Last week the Democrat-controlled U.S. House of Representatives passed its version of the 2021 national defense budget, which includes a Gun Confiscation Order (GCO) that applies to military members.
The House’s $740 billion National Defense Authorization (NDAA) for 2021, H.R. 6395, passed unanimously out of the House Armed Services Committee and then by a veto-proof majority on the House floor. The legislation, which still has to pass the Republican-controlled U.S. Senate, includes the provision comparable to extreme risk protective orders often referred to as “red flag laws.”
The particular section of the bill, Section 542 Authority of Military Judges and Military Magistrates to Issue Military Court Protective Orders. The legislation further states “a military court protective order issued on an ex parte basis shall restrain a person from possessing, receiving, or otherwise accessing a firearm.”
The language indicates the orders can be granted to restrain military members accused of sex or domestic violence offenses before referral of charges and court-martial trials.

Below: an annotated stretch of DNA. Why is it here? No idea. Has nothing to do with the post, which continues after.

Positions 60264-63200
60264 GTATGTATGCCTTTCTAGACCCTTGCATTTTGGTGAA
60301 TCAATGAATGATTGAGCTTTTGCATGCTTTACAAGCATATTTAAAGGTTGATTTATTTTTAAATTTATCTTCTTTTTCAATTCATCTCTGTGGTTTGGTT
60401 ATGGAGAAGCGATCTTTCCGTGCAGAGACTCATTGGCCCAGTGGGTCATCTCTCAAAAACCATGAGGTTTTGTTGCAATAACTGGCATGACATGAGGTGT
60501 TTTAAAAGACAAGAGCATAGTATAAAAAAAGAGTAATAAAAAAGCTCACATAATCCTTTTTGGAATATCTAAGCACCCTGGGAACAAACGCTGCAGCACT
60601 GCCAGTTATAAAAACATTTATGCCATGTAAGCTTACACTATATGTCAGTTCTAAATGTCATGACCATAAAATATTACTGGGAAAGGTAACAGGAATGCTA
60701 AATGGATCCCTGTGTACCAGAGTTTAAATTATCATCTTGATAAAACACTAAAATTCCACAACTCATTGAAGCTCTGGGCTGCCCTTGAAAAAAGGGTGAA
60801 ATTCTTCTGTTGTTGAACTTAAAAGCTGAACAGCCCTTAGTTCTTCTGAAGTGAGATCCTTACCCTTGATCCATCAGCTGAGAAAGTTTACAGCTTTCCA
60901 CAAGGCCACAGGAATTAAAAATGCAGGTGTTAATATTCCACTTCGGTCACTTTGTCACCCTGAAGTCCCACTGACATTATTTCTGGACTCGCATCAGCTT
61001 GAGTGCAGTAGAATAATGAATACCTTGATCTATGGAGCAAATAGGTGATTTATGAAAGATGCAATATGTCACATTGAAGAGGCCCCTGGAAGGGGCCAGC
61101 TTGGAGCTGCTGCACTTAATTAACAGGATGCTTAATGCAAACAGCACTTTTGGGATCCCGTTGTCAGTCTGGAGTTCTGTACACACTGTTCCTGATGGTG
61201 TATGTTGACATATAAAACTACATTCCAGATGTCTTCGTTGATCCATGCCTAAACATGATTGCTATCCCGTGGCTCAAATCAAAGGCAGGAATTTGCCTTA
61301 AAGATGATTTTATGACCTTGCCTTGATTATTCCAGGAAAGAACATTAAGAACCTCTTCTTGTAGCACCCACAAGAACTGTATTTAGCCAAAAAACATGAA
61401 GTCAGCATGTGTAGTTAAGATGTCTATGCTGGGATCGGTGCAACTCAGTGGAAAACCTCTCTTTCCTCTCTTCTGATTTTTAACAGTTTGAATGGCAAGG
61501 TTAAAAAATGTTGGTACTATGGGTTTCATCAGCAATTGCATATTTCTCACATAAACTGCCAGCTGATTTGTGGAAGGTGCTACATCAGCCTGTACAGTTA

The protective orders are initially set to last a period of 30 days, but can be renewed for additional 30-day periods. The subject of the protective order may also request a review of the order to determine if the protective order was initially granted improperly.
The confiscatory protective orders are intended to protect those alleging abuse by the subjects of the protective orders while the legal process proceeds, though critics of such confiscatory protective orders argue that they deprive gun owners of their second amendment rights before a trial to determine their guilt.
In an opinion of the legislation shared by Gun Owners of America, the gun rights advocacy group raises concerns about the standard of proof for granting the confiscatory protective orders and argues gun owners have been killed in the past by law enforcement officers carrying out similar protective order legislation passed at the state level.
President Donald Trump has already indicated he would veto the House version of the NDAA in its current form, citing it’s a number of provisions including renaming military bases named after Confederate leaders, limiting the use of defense funds allowed for withdrawing U.S. troops from places like Afghanistan and limiting border wall construction.
A veto by Trump may not be enough to stop the legislation considering the legislation originally passed with a veto-proof majority of 295-125. Trump’s veto could to survive a veto override vote in the House only if some of the lawmakers who voted in favor of the legislation itself voted not to override Trump’s veto. The House NDAA also differs from the Senate version and the two bills must be reconciled into one single NDAA before it can go to Trump for consideration.